J. Space Weather Space Clim.
Volume 6, 2016
|Number of page(s)||29|
|Published online||21 December 2016|
Solar flares, coronal mass ejections and solar energetic particle event characteristics
Institute for Astronomy, Astrophysics, Space Applications and Remote Sensing (IAASARS), National Observatory of Athens, I. Metaxa & Vas. Pavlou St., 15236
2 Section of Astrogeophysics, Department of Physics, University of Ioannina, 45110 Ioannina, Greece
3 Research Center for Astronomy and Applied Mathematics (RCAAM) of the Academy of Athens, 4 Soranou Efesiou St., 11527 Athens, Greece
4 European Space Research and Technology Centre (ESTEC), Space Environment and Effects Section, Keperlaan 1, 2200AG Noordwijk, The Netherlands
* Corresponding author: email@example.com
Accepted: 11 October 2016
A new catalogue of 314 solar energetic particle (SEP) events extending over a large time span from 1984 to 2013 has been compiled. The properties as well as the associations of these SEP events with their parent solar sources have been thoroughly examined. The properties of the events include the proton peak integral flux and the fluence for energies above 10, 30, 60 and 100 MeV. The associated solar events were parametrized by solar flare (SF) and coronal mass ejection (CME) characteristics, as well as related radio emissions. In particular, for SFs: the soft X-ray (SXR) peak flux, the SXR fluence, the heliographic location, the rise time and the duration were exploited; for CMEs the plane-of-sky velocity as well as the angular width were utilized. For radio emissions, type III, II and IV radio bursts were identified. Furthermore, we utilized element abundances of Fe and O. We found evidence that most of the SEP events in our catalogue do not conform to a simple two-class paradigm, with the 73% of them exhibiting both type III and type II radio bursts, and that a continuum of event properties is present. Although, the so-called hybrid or mixed events are found to be present in our catalogue, it was not possible to attribute each SEP event to a mixed/hybrid sub-category. Moreover, it appears that the start of the type III burst most often precedes the maximum of the SF and thus falls within the impulsive phase of the associated SF. At the same time, type III bursts take place within ≈5.22 min, on average, in advance from the time of maximum of the derivative of the SXR flux (Neupert effect). We further performed a statistical analysis and a mapping of the logarithm of the proton peak flux at E > 10 MeV, on different pairs of the parent solar source characteristics. This revealed correlations in 3-D space and demonstrated that the gradual SEP events that stem from the central part of the visible solar disk constitute a significant radiation risk. The velocity of the associated CMEs, as well as the SXR peak flux and fluence, are all fairly significantly correlated to both the proton peak flux and the fluence of the SEP events in our catalogue. The strongest correlation to SEP characteristics is manifested by the CME velocity.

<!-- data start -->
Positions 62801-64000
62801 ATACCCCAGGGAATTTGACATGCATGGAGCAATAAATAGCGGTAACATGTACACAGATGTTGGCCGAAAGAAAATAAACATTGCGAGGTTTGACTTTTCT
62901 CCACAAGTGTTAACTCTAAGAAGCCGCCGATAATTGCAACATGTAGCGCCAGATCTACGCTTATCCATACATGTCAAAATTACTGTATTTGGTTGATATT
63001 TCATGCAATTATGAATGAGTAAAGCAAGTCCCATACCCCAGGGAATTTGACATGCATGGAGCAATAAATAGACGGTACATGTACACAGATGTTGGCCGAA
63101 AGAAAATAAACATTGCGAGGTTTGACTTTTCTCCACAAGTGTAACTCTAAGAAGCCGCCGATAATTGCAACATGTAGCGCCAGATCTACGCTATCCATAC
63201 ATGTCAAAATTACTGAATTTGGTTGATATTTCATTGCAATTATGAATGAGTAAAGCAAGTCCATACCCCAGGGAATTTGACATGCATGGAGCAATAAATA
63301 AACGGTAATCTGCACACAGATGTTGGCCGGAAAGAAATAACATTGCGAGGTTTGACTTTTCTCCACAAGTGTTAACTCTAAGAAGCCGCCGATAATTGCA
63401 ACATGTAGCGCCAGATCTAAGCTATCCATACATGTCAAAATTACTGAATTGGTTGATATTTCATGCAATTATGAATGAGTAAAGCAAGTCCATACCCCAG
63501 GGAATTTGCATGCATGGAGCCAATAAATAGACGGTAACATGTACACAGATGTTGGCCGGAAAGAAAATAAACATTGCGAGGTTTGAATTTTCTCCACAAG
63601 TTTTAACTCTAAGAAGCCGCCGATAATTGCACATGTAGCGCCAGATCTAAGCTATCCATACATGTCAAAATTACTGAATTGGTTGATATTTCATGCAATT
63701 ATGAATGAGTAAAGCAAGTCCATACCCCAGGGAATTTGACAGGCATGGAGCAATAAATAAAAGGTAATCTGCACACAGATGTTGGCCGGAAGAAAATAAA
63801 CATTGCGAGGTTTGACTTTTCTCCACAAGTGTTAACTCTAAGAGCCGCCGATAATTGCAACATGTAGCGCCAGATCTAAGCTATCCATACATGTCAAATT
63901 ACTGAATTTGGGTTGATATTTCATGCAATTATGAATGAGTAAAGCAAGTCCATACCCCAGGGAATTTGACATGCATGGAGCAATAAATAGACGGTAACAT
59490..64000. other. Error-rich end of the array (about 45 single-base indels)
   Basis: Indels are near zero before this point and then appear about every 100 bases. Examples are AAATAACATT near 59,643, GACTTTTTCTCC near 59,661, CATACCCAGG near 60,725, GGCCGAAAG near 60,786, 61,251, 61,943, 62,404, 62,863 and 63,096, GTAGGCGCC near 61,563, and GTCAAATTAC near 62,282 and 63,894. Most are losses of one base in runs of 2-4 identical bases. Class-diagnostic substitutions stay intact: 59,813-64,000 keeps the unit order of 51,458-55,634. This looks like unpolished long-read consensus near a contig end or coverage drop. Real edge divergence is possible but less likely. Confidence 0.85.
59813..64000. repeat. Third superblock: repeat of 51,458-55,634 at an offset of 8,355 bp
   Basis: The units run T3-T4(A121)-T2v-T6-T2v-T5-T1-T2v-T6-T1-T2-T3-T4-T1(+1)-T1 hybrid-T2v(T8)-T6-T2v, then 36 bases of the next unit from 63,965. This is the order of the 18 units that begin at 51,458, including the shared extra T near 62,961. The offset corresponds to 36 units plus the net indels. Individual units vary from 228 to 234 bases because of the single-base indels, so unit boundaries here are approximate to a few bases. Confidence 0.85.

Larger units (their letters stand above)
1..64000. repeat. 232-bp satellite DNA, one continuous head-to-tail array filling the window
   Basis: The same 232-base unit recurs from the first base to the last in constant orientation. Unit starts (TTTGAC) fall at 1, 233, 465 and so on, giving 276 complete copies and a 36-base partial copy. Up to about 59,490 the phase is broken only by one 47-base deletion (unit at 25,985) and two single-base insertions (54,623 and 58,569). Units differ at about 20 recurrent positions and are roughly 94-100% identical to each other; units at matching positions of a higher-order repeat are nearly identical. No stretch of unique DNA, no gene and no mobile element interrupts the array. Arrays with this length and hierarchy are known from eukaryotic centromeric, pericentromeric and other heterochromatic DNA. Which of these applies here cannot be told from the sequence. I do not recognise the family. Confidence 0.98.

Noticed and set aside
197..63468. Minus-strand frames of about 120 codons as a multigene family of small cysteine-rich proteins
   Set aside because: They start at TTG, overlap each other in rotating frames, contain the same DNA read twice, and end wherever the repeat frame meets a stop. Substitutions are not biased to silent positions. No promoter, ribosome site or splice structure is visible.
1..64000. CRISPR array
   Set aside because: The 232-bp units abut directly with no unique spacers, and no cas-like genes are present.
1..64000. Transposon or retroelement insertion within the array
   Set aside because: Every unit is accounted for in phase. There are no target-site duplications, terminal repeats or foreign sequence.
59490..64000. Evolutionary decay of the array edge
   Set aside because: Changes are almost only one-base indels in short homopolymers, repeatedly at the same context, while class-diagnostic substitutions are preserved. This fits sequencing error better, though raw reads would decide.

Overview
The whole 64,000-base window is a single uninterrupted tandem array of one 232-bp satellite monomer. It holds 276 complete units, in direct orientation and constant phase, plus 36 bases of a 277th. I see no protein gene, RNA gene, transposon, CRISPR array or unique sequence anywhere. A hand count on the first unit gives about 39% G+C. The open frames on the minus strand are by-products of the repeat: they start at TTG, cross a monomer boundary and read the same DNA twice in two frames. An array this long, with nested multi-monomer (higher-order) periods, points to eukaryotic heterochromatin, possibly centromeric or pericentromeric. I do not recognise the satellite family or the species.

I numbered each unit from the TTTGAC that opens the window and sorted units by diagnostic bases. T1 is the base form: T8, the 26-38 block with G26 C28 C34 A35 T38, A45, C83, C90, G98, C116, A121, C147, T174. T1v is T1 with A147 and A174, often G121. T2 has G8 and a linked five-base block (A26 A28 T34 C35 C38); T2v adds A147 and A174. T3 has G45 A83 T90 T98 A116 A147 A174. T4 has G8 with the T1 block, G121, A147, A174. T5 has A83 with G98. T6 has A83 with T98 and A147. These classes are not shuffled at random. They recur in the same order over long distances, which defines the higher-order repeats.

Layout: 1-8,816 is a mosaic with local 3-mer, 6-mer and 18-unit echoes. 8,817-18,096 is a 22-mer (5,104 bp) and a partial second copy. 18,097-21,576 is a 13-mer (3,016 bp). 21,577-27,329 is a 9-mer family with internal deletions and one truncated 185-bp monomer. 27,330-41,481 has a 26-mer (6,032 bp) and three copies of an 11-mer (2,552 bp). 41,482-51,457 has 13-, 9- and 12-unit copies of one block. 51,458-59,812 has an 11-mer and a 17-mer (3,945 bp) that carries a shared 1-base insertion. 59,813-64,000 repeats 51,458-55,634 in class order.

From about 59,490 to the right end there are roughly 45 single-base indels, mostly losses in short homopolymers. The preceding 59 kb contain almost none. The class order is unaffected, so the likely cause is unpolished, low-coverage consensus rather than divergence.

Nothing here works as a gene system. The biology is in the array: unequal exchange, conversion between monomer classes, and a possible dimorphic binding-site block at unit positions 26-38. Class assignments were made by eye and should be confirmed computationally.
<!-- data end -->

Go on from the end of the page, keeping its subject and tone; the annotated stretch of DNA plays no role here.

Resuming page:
Key words: Solar flares / Coronal mass ejections / Radio bursts / Solar energetic particles / Element abundances / Neupert effect
© A. Papaioannou et al., Published by EDP Sciences 2016
This is an Open Access article distributed under the terms of the Creative Commons Attribution License (http://creativecommons.org/licenses/by/4.0), which permits unrestricted use, distribution, and reproduction in any medium, provided the original work is properly cited.
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